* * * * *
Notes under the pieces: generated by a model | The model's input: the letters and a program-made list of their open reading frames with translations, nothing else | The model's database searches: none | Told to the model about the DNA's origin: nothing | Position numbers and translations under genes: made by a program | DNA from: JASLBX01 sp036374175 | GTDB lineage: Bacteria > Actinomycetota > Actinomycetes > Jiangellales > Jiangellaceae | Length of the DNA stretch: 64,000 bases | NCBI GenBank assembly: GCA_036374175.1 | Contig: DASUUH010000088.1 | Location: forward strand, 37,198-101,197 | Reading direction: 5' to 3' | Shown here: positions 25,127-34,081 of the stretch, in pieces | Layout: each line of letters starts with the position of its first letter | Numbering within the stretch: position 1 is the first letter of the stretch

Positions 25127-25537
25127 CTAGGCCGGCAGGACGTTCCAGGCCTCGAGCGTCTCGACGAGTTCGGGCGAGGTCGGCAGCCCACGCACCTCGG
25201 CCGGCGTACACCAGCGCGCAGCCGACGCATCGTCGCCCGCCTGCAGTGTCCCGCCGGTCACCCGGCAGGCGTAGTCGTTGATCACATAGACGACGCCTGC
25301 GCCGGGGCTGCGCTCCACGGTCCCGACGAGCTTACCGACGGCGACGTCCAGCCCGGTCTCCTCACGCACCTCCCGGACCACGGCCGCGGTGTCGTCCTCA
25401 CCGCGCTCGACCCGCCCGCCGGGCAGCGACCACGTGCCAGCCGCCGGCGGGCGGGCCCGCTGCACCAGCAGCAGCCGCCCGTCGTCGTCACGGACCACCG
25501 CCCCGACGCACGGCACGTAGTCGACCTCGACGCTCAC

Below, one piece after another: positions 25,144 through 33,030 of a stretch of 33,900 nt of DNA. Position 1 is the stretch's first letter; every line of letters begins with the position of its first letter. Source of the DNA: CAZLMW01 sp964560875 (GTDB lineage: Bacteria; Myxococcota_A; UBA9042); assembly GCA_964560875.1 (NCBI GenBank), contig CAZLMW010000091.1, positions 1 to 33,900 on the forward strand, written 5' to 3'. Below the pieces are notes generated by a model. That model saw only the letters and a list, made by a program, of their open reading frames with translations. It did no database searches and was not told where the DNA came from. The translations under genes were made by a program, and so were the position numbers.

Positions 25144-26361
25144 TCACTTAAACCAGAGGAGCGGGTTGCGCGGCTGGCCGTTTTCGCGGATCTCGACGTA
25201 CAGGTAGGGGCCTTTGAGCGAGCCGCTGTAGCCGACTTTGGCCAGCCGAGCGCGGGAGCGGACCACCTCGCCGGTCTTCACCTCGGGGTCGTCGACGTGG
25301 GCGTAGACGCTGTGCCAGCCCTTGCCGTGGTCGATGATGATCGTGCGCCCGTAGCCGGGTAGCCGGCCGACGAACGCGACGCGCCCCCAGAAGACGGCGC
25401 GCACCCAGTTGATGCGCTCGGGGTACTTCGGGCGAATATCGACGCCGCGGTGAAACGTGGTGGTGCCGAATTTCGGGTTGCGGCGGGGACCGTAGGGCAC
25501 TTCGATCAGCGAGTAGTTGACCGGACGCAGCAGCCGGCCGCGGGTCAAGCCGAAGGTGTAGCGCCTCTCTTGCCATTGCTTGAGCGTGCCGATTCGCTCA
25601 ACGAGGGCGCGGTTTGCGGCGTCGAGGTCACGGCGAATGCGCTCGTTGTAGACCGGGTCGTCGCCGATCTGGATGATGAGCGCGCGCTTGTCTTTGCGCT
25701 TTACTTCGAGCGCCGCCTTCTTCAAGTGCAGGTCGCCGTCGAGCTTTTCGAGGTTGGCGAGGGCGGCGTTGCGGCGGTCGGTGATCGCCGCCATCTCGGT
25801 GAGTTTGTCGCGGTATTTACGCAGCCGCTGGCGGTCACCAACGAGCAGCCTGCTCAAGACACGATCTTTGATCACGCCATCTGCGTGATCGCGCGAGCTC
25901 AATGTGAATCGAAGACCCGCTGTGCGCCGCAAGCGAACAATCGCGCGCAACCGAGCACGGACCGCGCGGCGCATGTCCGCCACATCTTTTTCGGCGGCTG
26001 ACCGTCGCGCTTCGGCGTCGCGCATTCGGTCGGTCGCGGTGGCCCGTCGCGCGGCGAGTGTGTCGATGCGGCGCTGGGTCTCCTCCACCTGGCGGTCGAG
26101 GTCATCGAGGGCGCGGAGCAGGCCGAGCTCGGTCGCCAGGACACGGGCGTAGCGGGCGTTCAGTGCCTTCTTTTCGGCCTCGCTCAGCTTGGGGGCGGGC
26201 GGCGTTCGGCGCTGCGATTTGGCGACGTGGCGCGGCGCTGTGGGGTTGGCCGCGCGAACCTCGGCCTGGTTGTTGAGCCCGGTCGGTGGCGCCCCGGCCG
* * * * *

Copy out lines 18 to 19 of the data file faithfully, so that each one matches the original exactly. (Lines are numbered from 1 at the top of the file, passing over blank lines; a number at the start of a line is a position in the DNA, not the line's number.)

25901 AATGTGAATCGAAGACCCGCTGTGCGCCGCAAGCGAACAATCGCGCGCAACCGAGCACGGACCGCGCGGCGCATGTCCGCCACATCTTTTTCGGCGGCTG
26001 ACCGTCGCGCTTCGGCGTCGCGCATTCGGTCGGTCGCGGTGGCCCGTCGCGCGGCGAGTGTGTCGATGCGGCGCTGGGTCTCCTCCACCTGGCGGTCGAG